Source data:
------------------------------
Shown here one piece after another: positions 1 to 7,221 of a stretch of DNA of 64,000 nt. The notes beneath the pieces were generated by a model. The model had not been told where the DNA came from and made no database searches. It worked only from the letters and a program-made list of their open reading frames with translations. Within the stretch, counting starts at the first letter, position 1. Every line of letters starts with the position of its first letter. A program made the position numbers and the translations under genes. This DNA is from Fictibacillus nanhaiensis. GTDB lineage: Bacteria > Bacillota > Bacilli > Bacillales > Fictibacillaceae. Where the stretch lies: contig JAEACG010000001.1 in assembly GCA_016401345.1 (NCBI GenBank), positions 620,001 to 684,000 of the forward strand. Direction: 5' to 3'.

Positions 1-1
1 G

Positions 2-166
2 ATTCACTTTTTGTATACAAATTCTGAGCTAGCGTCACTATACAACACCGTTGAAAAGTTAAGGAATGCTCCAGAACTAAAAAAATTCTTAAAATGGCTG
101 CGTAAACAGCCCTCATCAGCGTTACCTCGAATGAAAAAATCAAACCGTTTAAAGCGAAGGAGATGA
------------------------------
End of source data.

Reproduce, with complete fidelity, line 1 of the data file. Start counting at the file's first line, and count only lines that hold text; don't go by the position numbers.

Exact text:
Shown here one piece after another: positions 1 to 7,221 of a stretch of DNA of 64,000 nt. The notes beneath the pieces were generated by a model. The model had not been told where the DNA came from and made no database searches. It worked only from the letters and a program-made list of their open reading frames with translations. Within the stretch, counting starts at the first letter, position 1. Every line of letters starts with the position of its first letter. A program made the position numbers and the translations under genes. This DNA is from Fictibacillus nanhaiensis. GTDB lineage: Bacteria > Bacillota > Bacilli > Bacillales > Fictibacillaceae. Where the stretch lies: contig JAEACG010000001.1 in assembly GCA_016401345.1 (NCBI GenBank), positions 620,001 to 684,000 of the forward strand. Direction: 5' to 3'.